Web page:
Eyad Abu Shakra

Amid Looming War, Lebanon Lacks Optimism over Int’l, US Warnings

News from Lebanon indicates a daily shift towards a more grim and pessimistic outlook. Despite claiming to oppose this trend, many parties seem to be sliding further into worsening conditions, like sleepwalkers heading towards disaster.
UN Secretary-General Antonio Guterres warned days ago that “the world cannot afford another Gaza in Lebanon,” but ground reports indicate a serious escalation, prompting concern.
This comes amid rising threats between Hezbollah and Israeli authorities, and US envoy Amos Hochstein issuing warnings to all involved during a crucial US election year.
In Israel, the departure of two moderate voices from Prime Minister Benjamin Netanyahu's inner circle has left him largely unchecked.
Netanyahu, seen as one of Israel's most opportunistic politicians, now faces little restraint against any reckless or exploitative actions.
The departure of former Chiefs of Staff Benny Gantz and Gadi Eizenkot from the government team managing the “Gaza displacement war” is a significant development. This change is likely to unsettle even Washington’s Republican hawks.
With pragmatic leaders gone, decisions on war and peace are now in the hands of opportunistic politicians like Netanyahu and extreme settler-ideologues like Itamar Ben-Gvir and Bezalel Smotrich.
In many cases, experienced and thoughtful military leaders tend to value human life, peace, and understanding more than aggressive and populist politicians.
It's notable how some Israeli military figures, starting out in militant right-wing roles, later moved towards moderation after witnessing the true costs of war.
Ariel Sharon shifted to the center, while Ezer Weizman even leaned left at times.
This brings to mind a famous quote from American General William T. Sherman: “I am sick and tired of war. Its glory is all moonshine. It is only those who have neither fired a shot nor heard the shrieks and groans of the wounded who cry aloud for blood, for vengeance, for desolation. War is hell.”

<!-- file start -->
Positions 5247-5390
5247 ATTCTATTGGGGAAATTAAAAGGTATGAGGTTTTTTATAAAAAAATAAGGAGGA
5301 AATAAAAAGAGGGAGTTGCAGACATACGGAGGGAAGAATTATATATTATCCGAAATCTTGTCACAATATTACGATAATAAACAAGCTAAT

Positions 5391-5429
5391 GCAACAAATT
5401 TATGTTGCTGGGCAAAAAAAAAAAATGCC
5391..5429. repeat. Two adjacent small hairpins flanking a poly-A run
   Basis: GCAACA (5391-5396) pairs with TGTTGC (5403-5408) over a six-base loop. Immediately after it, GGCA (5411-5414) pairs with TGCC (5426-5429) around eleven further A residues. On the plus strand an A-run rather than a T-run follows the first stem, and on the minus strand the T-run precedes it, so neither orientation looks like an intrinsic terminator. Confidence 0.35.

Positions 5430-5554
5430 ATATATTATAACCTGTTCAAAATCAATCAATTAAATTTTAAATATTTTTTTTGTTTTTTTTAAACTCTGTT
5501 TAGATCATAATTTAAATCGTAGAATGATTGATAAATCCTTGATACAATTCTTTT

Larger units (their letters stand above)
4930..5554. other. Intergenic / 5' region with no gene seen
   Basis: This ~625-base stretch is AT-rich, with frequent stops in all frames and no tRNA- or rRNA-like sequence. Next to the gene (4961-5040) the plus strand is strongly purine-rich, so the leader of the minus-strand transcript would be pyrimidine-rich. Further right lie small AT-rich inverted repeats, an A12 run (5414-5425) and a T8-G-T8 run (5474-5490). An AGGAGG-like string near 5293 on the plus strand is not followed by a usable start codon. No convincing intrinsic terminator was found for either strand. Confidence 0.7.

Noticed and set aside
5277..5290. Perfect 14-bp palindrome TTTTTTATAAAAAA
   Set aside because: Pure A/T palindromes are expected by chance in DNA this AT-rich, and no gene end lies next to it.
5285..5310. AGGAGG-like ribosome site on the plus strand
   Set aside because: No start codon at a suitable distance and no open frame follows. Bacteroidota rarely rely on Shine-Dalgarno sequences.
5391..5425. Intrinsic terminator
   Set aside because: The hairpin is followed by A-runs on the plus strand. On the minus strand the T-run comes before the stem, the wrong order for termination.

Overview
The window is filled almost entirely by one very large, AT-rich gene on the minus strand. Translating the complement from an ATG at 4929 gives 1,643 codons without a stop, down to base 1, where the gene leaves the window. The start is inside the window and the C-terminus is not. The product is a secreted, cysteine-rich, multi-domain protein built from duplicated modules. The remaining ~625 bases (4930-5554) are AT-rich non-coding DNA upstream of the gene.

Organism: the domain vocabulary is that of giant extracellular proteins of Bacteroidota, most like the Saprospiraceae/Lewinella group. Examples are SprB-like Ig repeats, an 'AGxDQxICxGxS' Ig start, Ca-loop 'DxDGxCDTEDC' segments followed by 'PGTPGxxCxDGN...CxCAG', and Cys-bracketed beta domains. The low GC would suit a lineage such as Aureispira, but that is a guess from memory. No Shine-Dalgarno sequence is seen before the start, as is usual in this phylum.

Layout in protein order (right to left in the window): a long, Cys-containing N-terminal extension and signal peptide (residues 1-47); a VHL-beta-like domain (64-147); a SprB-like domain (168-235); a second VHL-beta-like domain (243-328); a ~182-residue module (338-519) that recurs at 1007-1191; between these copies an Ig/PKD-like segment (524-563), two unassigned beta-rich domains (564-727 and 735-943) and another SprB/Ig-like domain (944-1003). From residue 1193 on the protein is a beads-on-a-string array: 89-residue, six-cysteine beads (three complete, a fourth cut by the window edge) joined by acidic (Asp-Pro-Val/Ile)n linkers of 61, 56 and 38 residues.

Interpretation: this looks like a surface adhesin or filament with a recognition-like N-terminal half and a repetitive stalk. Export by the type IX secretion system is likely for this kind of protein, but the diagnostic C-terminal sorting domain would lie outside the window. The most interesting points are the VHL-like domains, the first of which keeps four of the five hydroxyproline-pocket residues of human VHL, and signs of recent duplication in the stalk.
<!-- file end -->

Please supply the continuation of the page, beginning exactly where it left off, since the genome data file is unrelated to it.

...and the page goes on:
Following the resignations of Gantz and Eisenkot, the latter having lost his young son in the current Gaza conflict, from the government and the war cabinet, the three extremists—Netanyahu, Ben Gvir, and Smotrich—who have never fought a day, continue to beat the drums, deliver provocative speeches, and incite tensions.
What’s even more paradoxical is that figures like these, adherents to Torah ideology—Netanyahu claiming such a stance—are adamant about exempting ultra-religious Torah followers from mandatory military service, yet simultaneously exploit Torah and Talmudic texts to justify ongoing wars and massacres.
Meanwhile in Lebanon, Hassan Nasrallah, leader of Hezbollah, persists in justifying his party's independent war agenda, sidelining the state's authority.
Despite Hezbollah’s months-long adherence to its own rules of engagement with Israel, Nasrallah persists in coordinating communications through Nabih Berri, the Lebanese Speaker of Parliament, and his “friend,” envoy Hochstein, with the United States - once dubbed the “Great Satan.”
In the past two weeks, alongside the Gaza conflict and escalating threats of war from Netanyahu’s team against Lebanon, tensions have risen on the Lebanese-Israeli front through exchanged messages.
After Hezbollah intensified drone attacks, countered by Israeli assassinations and displacement operations, Nasrallah opened a new preemptive front—this time targeting Cyprus. This action bypasses any recognition or consultation with recognized state authorities.
Nasrallah has warned Cyprus against allowing Israel to use its airports and bases like Akrotiri/Episkopi and Dhekelia, threatening that this would drag them into conflict.
He claimed Hezbollah had intel suggesting Israel might strike Lebanon from these locations if Hezbollah targets Israeli airports.
Nasrallah also hinted at Israel’s fear of Hezbollah invading Galilee amid escalating tensions, emphasizing Hezbollah’s readiness with new weaponry for any scenario.
His remarks coincided with Israel revealing operational plans for a potential Lebanon strike and Foreign Minister Israel Katz renewing threats against Hezbollah amid ongoing border tensions since last October.
Amid UN Chief Guterres’s caution and US envoy Hochstein’s urgency for a swift Hezbollah-Israel resolution, Lebanon’s volatile situation remains a concern. This is compounded by domestic woes while global attention focuses elsewhere.